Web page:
Scientists have discovered a white dwarf star - a faint, dense star that has burned through most of its hydrogen and helium - circling just 600,000 miles or so from a suspected black hole, in what astronomers are describing as the closest such orbit ever known.
The binary system, known as 47 Tucanae X9 and located about 14,800 light years from Earth, has been on scientists' radar for some time.
Initially, astronomers thought that the system consisted of a sun-like star circling around a white dwarf. White dwarf stars have about the same mass as the sun but are compressed into objects about half the diameter of Earth.
But in 2015, observations by radio telescopes suggested that the X9 white dwarf was actually in orbit around a small black hole.
Black holes are objects so dense with matter that not even photons of light can escape their gravitational pull. They are detected by telltale radiation given off by material they consume from nearby stars and gas.
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At the time, the X9 discovery was unusual because black holes typically were not found in globular star clusters, like X9's.
The latest study has shown that the X9 white dwarf is whipping around its companion about every 28 minutes, a speed that means the objects are about 600,000 miles from each other, roughly 2.5 times the distance between Earth and the moon.
The system is believed to be stable, at least for now. Scientists don't know if the probable black hole, which is siphoning off material from the orbiting white dwarf, will eventually cause the star to break apart.
"This white dwarf is so close to the black hole that material is being pulled away from the star and dumped onto a disk of matter around the black hole before falling in," astrophysicist Arash Bahramian, with the University of Alberta in Canada and Michigan State University, said in a press release. "Luckily for this star, we don't think it will follow this path into oblivion, but instead will stay in orbit."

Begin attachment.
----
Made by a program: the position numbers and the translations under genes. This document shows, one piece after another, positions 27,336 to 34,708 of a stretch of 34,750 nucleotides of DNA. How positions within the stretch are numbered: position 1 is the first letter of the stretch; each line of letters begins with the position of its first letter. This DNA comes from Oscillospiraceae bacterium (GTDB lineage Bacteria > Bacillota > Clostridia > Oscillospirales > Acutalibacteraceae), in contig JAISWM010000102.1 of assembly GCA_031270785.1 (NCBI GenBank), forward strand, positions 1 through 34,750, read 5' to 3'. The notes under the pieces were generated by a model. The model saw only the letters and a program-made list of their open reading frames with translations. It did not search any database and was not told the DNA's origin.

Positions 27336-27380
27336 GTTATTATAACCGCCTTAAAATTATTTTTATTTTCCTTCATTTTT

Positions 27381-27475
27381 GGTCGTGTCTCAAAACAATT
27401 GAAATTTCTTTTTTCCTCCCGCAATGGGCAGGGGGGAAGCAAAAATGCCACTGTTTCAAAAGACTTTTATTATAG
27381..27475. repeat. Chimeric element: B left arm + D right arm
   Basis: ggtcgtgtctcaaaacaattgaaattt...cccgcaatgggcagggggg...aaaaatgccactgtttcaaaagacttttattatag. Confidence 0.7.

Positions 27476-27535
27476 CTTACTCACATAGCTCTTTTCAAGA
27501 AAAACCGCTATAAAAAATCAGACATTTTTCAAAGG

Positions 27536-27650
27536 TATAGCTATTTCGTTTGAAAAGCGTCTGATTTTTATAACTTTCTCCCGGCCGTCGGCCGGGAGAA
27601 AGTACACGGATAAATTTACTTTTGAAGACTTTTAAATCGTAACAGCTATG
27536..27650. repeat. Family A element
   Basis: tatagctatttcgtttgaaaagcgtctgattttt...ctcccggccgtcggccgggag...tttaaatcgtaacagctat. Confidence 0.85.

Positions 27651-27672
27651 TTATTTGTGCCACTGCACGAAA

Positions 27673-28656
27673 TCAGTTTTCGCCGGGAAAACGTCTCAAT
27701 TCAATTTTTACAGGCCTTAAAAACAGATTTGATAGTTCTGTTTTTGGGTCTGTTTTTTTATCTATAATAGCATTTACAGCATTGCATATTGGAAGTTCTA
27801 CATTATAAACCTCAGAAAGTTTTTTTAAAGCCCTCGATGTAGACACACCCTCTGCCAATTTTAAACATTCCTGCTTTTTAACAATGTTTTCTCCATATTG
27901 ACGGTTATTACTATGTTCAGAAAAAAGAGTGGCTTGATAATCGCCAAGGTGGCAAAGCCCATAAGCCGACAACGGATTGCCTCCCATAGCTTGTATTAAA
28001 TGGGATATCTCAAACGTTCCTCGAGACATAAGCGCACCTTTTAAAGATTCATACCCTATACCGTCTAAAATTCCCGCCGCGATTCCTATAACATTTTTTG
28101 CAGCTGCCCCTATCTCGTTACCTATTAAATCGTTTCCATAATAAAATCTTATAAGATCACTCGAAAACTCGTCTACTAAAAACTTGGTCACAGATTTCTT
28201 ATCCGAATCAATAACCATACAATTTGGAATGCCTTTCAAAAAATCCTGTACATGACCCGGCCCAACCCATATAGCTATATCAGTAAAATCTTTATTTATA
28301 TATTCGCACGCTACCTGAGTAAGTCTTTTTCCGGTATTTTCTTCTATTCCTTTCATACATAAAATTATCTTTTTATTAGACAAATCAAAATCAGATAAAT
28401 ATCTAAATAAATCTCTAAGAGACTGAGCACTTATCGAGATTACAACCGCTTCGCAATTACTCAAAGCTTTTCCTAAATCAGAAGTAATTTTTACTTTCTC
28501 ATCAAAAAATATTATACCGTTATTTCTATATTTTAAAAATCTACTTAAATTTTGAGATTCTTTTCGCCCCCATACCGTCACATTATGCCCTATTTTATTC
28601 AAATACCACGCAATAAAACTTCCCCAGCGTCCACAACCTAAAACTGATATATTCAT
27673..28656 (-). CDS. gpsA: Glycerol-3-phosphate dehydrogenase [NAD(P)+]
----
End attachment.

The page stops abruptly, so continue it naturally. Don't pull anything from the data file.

If the white dwarf continues to lose mass, however, it could evolve into an exotic type of planet or completely evaporate, Craig Heinke, an associate professor of physics at the University of Albert, added in a related NASA press statement.
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Scientists also don't know how the cosmic couple came to exist.
One possibility is that the black hole smashed into a red giant star, which caused the star's outer regions to be stripped away. The star's remaining core then became a white dwarf and settled into orbit around the black hole.
Another possibility is that X9's white dwarf is actually orbiting a neutron star rather than a black hole. The neutron star would spin faster as it collects material from the white dwarf. Scientists have discovered a few of these objects, known as transitional millisecond pulsars, but X9's radio and X-ray emissions are a bit different.
The discovery was made using NASA's Chandra X-ray Observatory, NASA's NuSTAR telescope and the Australia Telescope Compact Array, a radio observatory. The research will be published in an upcoming issue of the Monthly Notices of the Royal Astronomical Society.
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